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The stories of our lives are weaved into the clothes that we wear. We all have a fading pair of indigo jeans that remind us of a certain night, years ago. Or, what about the denim jacket that’s worn with white lines around the pockets because of the way we hold our hands in them. Without us even realising, our clothes become an extension of ourselves, a souvenir from times past.


For us, the colour indigo is our enduring favourite. It’s a colour that’s constantly transforming, ageing with grace, and telling our story as we wear it. Every indigo piece becomes personal. That’s why the colour indigo appears again and again in HANSEN Garments pieces, season after season.


As an ode to our favourite colour, each member of the HANSEN team picked out the indigo pieces which are their enduring favourites.






First, we have Alexander who wears our Elias Loose Fit Five Button Blazer in botanic indigo with matching Gilbert Wide Cut Shorts. These pieces are made from an exclusive, super-lightweight Italian jacquard fabric. With a composition of 98% cotton and 2% metal, the fabric has a bit of ‘memory’, giving it the breezy, wrinkled look.


Our fabric is indigo dyed, meaning it has the truest, deep blue colour. This sort of dye comes from a species of plant called indigofera tinctoria, or true indigo. The plant itself is a shrub, grown to one or two meters high with light green leaves and sheaves of pink or violet flowers. To extract the dye, the leaves are processed by soaking them in water and leaving them to ferment. This converts the glycoside indican into the blue dye indigotin. The payoff is remarkable.


The shirt Alexander wears is also a HANSEN Garments piece, the Sebastian Long Pull-On Shirt in wave indigo. The fabric in this piece is true indigo dyed as well and is produced at Kuroki, one of the most famous Japanese denim mills.






Åse chose this Flannel Damask Print Kakashi Coat from the Japanese cult brand Kapital. The piece is made from 100% cotton and is again natural indigo dyed. As is typical of Kapital pieces, this Kakashi Coat works as a modern interpretation of Japanese tradition. Japanese craftsmen have dyed fabrics with indigo for centuries. In fact, looking towards Japan illuminates just how ancient this tradition is.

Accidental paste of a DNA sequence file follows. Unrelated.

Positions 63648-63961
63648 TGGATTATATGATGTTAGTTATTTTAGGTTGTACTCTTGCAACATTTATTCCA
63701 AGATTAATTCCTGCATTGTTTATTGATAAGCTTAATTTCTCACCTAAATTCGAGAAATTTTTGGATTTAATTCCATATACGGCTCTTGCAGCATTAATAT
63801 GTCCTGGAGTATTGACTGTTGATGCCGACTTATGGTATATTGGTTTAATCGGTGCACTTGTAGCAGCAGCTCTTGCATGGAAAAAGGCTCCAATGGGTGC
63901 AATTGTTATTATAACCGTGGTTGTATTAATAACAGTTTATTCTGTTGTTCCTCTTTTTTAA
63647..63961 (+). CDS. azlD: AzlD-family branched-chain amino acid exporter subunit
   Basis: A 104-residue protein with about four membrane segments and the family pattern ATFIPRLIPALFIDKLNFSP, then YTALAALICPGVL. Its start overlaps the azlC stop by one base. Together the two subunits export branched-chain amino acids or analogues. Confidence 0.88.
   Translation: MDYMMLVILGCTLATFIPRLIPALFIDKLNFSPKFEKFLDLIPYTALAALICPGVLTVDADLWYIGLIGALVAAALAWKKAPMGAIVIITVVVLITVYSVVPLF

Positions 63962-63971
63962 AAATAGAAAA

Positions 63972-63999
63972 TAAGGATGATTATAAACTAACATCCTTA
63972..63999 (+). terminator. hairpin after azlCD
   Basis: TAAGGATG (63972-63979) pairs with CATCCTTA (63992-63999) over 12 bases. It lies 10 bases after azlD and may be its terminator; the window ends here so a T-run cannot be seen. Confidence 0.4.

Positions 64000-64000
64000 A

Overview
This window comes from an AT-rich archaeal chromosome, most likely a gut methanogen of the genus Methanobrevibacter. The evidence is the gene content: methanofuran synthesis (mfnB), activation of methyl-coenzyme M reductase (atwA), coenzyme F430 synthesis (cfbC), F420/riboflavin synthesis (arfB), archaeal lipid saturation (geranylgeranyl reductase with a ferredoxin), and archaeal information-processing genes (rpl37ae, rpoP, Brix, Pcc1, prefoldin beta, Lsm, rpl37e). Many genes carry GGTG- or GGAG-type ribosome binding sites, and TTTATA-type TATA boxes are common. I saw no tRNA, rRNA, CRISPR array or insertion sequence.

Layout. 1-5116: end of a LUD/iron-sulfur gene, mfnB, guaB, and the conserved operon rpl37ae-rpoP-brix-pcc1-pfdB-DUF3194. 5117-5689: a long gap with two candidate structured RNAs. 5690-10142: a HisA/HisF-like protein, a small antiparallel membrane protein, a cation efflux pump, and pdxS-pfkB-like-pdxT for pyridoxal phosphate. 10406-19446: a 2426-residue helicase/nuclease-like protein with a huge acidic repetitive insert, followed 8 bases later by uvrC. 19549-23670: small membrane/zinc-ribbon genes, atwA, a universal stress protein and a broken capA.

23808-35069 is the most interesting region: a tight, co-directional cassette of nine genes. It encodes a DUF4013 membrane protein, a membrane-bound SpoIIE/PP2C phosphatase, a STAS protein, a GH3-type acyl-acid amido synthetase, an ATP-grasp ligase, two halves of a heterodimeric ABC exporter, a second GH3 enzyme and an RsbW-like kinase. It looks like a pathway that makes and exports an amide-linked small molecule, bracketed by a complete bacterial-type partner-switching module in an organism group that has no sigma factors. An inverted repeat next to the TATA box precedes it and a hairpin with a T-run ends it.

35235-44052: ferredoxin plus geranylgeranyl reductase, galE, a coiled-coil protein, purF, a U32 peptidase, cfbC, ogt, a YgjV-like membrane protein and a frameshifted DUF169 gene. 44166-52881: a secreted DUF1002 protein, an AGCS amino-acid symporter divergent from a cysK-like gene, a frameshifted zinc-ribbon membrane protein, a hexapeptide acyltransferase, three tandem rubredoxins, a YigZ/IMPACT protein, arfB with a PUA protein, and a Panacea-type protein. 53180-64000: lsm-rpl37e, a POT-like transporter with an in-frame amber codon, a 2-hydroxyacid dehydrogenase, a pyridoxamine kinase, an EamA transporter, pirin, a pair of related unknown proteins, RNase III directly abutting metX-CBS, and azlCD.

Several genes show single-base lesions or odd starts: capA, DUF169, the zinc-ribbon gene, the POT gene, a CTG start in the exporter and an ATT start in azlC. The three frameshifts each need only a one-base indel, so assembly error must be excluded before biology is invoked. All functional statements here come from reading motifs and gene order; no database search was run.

It’s commonly accepted that indigo dying became popular in Japan back in the Edo era, between 1603 and 1868. During this period, the country’s military leadership enforced strict rules on how people should dress. Luxurious fabrics and elaborate colours were suddenly out of bounds to everyone but the upper classes. Indigo began its reign. The dye was also stunningly practical as it has antibacterial qualities. This was perfect for the everyday Japanese worker and continues to be a staple to this day.







Per opted for the HANSEN Garments Frederik Casual Blazer in indigo stripe with Fred Regular Fit Trousers in black indigo. This look is typical of HANSEN’s style - that sort of everyday timelessness which endures for a lifetime. The pieces endure too. They’re both made from brilliant quality Italian fabrics. In fact, the fabric from our Frederik blazer is produced by Berto, one of Italy’s most famous denim mills. Of course, the fabric is real indigo dyed.


He paired the HANSEN pieces with a Danton Linen Cloth Short Sleeve Pull-On Shirt in navy. The way that the different shades of blue contrast with one another is subtle but elegant. It’s laid back and put together at the same time.





Finally, Kristian also wears one of the stunning Kakashi coats from Kapital, this time the 8oz Selvedge Denim Kakashi Coat. The pale blue collar and breast pocket on the Phillip Short Sleeve Pull-On Shirt work in stark contrast. The balance of different shades of blue looks striking.


Both the Phillip shirt and Jim Casual Summer Trousers are newcomers for our SS20 collection. Our love of indigo shades and pieces will never go away. It’s a pleasure for us to go back to it each time we think about a new season.


As well as telling the stories of our own lives, indigo-dyed garments have a lot of stories to tell themselves. Nothing will stop us from go back to this colour again and again. It’s timeless and we love it.


We can’t wait to see how each of our indigo pieces change and age just as we do, telling their own stories.